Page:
# I discovered something well messing around with for loop anybody know why this works

It appears that you don’t need i in for loop at all? i was just messing around and some how
i figured out that the you don’t need 2 values for the loop!

did anybody know about if so
is it useful or is it pretty obscure

Tab = {2,4,6,8}

for index in next, Tab do
print(index)
end

versus the normal i,v or foo,foo

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You can do the same thing on the `for i, v in pairs(Table)` loop. This is not a glitch nor a mistake, But it was supposed to work like this.

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In terms of overall behaviour, `i, v loops` actually are the same as `next` since pairs uses next. If you want to know more about next loops I’d recommend checking this guide for next() loops.

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i don’t use next very often but it seems pretty cool

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You should not use `next()` when `pairs()` exists in the environment. The micro-optimization that this originally held has been nullified by Luau improvements.

If you type `print(pairs)` into your Studio command bar you will see “function 0x…”, which is just the location of the pairs function in memory. The pairs function correlates exactly to the following code:

``````function pairs(t)
return next, t, nil
end
``````

So, a traditional for loop actually expands to this:

``````for i,v in next, t, nil do --[[Code]] end
``````

Okay, that isn’t too complicated, now we look at what `next()` actually means.

`next(v, v2)` is a function with an optional second parameter. The first parameter represents what table is being indexed upon, and the second parameter is the current index. It will return the next index and value available. Here’s an example with code so you can understand it better:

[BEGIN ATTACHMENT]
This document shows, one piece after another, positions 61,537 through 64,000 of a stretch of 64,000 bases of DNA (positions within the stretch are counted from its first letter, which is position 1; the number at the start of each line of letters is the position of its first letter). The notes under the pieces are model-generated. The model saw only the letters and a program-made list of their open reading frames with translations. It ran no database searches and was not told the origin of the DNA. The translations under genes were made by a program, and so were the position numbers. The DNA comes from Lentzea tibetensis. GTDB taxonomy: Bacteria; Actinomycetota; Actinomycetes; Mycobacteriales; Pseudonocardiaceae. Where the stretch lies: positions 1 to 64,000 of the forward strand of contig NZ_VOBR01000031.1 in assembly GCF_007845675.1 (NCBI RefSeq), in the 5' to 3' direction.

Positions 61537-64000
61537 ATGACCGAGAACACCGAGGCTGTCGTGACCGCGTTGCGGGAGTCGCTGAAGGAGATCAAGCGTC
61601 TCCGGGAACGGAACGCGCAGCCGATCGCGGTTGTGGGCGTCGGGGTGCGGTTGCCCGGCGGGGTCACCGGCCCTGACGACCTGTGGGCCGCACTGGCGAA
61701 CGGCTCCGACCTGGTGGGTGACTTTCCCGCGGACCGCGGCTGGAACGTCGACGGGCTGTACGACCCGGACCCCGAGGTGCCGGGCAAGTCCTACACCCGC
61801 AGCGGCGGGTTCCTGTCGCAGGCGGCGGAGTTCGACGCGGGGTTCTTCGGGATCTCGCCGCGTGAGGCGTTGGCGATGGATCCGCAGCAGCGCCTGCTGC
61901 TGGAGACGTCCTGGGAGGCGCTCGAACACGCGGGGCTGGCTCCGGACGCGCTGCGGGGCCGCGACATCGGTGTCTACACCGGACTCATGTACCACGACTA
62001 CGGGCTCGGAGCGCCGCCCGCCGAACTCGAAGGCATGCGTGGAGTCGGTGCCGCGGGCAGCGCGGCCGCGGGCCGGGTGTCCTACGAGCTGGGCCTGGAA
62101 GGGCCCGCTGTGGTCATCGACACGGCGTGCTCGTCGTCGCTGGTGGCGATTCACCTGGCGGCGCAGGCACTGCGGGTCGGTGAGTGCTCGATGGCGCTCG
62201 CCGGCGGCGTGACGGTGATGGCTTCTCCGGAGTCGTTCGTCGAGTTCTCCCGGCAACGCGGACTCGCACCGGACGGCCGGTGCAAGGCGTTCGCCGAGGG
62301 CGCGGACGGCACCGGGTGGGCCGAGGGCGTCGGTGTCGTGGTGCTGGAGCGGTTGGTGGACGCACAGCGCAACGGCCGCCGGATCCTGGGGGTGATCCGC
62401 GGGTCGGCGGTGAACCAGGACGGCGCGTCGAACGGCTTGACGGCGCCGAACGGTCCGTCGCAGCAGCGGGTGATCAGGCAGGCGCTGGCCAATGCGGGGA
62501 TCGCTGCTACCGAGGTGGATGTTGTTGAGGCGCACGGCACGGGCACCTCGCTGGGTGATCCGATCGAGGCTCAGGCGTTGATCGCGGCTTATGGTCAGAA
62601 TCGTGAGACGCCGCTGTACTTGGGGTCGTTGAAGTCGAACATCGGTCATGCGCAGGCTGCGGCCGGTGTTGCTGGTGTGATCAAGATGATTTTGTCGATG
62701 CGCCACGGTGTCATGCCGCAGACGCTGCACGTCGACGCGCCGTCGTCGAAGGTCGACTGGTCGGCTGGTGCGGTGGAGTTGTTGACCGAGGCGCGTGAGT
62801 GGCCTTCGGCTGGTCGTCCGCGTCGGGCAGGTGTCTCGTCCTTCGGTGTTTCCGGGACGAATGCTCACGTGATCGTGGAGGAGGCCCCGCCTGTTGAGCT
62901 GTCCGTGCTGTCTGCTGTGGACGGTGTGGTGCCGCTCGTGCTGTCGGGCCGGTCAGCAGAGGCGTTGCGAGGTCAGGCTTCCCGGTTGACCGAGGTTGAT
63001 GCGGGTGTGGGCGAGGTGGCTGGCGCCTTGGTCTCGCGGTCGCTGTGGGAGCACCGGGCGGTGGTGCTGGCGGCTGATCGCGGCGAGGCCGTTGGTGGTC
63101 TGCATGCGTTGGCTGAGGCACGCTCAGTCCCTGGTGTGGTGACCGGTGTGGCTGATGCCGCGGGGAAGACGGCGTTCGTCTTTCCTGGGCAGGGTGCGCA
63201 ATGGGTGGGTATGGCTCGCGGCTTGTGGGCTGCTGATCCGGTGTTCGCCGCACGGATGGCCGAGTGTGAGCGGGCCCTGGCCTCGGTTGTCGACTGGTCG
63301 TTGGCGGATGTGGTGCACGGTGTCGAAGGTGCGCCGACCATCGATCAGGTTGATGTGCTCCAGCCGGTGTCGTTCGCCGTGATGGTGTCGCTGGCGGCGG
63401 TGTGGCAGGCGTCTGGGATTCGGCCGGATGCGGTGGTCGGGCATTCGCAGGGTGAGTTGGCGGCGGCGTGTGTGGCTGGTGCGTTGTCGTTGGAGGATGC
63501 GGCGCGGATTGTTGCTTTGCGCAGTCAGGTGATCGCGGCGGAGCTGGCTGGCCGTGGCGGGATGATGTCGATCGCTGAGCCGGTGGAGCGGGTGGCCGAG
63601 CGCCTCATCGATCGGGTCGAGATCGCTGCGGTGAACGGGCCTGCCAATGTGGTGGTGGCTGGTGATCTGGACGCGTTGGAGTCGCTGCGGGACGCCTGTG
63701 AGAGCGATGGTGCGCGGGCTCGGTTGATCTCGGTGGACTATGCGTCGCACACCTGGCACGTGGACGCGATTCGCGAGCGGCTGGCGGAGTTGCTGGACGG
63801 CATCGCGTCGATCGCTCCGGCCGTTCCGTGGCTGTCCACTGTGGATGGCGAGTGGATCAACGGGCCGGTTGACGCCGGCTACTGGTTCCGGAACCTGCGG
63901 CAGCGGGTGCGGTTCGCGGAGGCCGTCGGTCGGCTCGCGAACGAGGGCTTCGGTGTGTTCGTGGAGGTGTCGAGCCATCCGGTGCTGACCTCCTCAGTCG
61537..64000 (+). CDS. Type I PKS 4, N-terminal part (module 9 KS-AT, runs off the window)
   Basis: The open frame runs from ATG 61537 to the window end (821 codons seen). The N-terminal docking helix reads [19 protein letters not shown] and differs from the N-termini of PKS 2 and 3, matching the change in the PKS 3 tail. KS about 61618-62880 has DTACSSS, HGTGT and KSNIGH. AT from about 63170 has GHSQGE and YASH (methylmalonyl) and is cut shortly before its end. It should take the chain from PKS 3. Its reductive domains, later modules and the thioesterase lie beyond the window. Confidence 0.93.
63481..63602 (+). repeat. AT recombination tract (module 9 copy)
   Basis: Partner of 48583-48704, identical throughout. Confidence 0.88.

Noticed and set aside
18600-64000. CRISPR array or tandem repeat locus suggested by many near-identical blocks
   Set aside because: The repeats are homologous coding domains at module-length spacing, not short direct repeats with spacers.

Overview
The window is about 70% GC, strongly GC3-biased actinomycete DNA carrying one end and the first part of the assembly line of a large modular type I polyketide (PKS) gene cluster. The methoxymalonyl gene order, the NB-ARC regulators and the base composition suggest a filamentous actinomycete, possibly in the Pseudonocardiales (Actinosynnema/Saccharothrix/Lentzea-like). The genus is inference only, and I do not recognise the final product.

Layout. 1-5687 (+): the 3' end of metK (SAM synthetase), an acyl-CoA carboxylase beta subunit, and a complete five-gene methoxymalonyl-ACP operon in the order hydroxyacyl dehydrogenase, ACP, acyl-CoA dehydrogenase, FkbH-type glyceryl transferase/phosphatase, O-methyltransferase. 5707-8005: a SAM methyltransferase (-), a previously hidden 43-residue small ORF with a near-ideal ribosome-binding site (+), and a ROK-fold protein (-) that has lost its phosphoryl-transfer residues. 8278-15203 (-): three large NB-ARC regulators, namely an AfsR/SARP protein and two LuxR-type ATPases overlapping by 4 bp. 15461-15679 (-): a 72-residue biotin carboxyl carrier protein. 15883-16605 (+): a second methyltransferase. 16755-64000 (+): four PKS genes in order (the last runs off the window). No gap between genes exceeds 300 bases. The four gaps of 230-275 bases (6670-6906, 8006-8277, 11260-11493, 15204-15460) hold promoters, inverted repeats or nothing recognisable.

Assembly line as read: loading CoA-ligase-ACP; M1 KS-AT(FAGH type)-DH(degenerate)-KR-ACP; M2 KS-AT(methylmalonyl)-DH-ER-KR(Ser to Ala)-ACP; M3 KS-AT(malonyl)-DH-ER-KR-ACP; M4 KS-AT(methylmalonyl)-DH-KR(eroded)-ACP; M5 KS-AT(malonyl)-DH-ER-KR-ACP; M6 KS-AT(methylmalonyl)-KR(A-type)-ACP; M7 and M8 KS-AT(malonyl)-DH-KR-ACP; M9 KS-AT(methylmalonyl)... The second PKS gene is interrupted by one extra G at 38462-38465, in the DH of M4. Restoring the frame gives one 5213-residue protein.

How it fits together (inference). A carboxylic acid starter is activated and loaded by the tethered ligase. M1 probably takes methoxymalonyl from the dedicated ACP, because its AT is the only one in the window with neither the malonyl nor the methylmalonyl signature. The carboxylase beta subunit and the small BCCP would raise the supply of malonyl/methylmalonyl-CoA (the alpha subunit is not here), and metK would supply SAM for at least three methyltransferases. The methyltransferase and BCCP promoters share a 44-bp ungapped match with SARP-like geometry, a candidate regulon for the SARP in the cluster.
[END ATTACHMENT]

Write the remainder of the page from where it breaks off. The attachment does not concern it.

``````local this = {
true, false, 10
}

local Index, Value = next(this)
print(Index) --> 1
print(Value) --> true

local Index2, Value2 = next(this, Index)
print(Index2) --> 2
print(Value2) --> false
``````

A generic for loop does a lot of complex work for you. It calls a factory function to receive an iterator function. It calls that iterator function for as long as it can. And lastly, it stops calling the iterator function when it returns `nil`. It is essentially equivalent to an unending `while ... loop` (but does end when receiving nil).

So, you can now start to see where `next()` comes into play. `for` expects up to three things. It expects an iterator, a state, and an initial value. It works like this:

``````local function Factory()
local Upvalue = 0

return function() -- iterator function
Upvalue = Upvalue + 1

if Upvalue < 10 then
return Upvalue
else
return nil
end
end
end

for index in Factory() do
print(i)
end --> 1 ... 2 ... ... 9
``````

Under this context it’s fairly easy to see where `pairs()` comes into play to traverse tables and will automatically return `nil` when the final index is reached.

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